The US (who cause 25% of the world's greenhouse gases), and Australia are the only developed countries that have refused to sign the Kyoto protocol, prompting George Monbiot to call it "a deliberate attempt to subvert and undermine the Kyoto protocol".
The Australian foreign minister, Robert Zoellick, claims that the pact does not detract from the Kyoto protocol but actually strengthened it. How precisely? Japan signed the pact, but they also signed Kyoto, and have made it clear they intend to stick to both agreements. Fair enough, but the US and Australia are still refusing to commit to any reduction. Now they have their pact, they seem to think they don't have to.
Interestingly, Blair and Co were not informed about the pact, and reacted with surprise to its announcements. Bush certainly made it clear that there was no 'quid pro quo' with the UK after our slavish support for his military escapades, but poor Tony must be hurt by this further proof that there is no 'special relationship'. Despite much argument, all Bush would agree at the G8 was that global warming was a "serious and long-term challenge that has the potential to affect every part of the globe". They agreed the issue was urgent, then agreed to talk about it later!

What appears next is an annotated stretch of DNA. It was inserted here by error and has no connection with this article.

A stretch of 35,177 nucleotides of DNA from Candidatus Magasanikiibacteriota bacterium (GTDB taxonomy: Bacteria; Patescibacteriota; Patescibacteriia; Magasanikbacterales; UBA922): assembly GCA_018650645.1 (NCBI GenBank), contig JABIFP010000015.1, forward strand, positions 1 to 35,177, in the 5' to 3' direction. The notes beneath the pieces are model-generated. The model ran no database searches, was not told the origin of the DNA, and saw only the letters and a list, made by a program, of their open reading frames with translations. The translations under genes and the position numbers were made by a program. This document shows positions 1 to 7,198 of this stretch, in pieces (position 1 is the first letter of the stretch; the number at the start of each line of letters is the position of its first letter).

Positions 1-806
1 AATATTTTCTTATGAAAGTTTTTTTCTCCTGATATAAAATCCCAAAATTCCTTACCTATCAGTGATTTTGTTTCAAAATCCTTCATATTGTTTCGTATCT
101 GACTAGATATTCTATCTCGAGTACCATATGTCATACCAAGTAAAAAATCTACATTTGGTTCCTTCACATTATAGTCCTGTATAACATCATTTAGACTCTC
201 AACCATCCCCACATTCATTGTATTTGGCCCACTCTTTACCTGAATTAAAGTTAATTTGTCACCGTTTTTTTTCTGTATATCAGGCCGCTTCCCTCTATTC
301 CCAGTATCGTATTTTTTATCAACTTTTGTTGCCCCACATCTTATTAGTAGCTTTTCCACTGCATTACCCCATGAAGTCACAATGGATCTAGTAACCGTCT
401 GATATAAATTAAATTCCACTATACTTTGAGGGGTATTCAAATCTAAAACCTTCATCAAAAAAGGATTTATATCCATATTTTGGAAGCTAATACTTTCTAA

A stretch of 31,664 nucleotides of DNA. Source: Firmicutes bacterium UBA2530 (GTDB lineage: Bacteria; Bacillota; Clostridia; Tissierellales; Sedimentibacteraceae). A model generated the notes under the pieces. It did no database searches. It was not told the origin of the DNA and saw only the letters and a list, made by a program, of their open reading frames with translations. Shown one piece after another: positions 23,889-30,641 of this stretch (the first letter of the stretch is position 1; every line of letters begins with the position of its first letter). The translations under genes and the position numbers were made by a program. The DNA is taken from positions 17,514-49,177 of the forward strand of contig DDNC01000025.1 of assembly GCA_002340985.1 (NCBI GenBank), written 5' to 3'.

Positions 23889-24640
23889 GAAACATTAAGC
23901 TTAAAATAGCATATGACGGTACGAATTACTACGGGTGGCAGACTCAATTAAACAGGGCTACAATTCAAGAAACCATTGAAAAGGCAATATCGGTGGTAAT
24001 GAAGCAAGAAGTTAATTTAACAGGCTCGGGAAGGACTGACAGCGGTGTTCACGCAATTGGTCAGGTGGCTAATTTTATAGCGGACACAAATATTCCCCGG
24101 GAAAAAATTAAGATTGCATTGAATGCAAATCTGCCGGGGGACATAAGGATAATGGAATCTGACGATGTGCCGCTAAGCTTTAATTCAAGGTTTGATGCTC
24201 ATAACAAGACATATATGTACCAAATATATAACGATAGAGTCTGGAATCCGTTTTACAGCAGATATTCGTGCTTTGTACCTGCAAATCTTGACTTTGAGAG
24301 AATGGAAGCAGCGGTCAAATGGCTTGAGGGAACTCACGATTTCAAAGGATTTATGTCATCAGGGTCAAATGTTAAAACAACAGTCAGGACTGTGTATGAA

The US and Australia still argue that ratifying Kyoto would harm their economies by raising energy prices (has anyone else noticed that the oil price is soaring, and that as it is a finite resource it is likely to get worse rather than better) and would cost 5m jobs in the US alone (unlike global warming which apparently will not hurt any American economically or environmentally). They also complain that only industrial countries (and not in developing nations such as India and China) have signed the treaty. Quite frankly that kind of attitude is what will kill our planet. If we all sit around waiting for someone else to sort out our mess, we won't have much of a world to live in pretty soon.
It is fair to say that China and India cause a great deal of pollution, but the fact remains that the worst culprit is still the US. Furthermore, this situation has been partly created by US foreign policy. They have pushed the application of capitalism (and all of its greed for growth powered by coal, gas and oil) in every corner of the globe. They pursue wars to get their grubby little fingers on the resources of foreign countries so that they may continue to pollute at a greater rate that everyone else, and Bush is still trying to talk congress into letting him drill for oil in Alaska. Furthermore, the US subsidises fuel costs to protect the American consumer, and produces fuel guzzling cars for them to use.
The sad fact is that unless they take positive action, we are all screwed.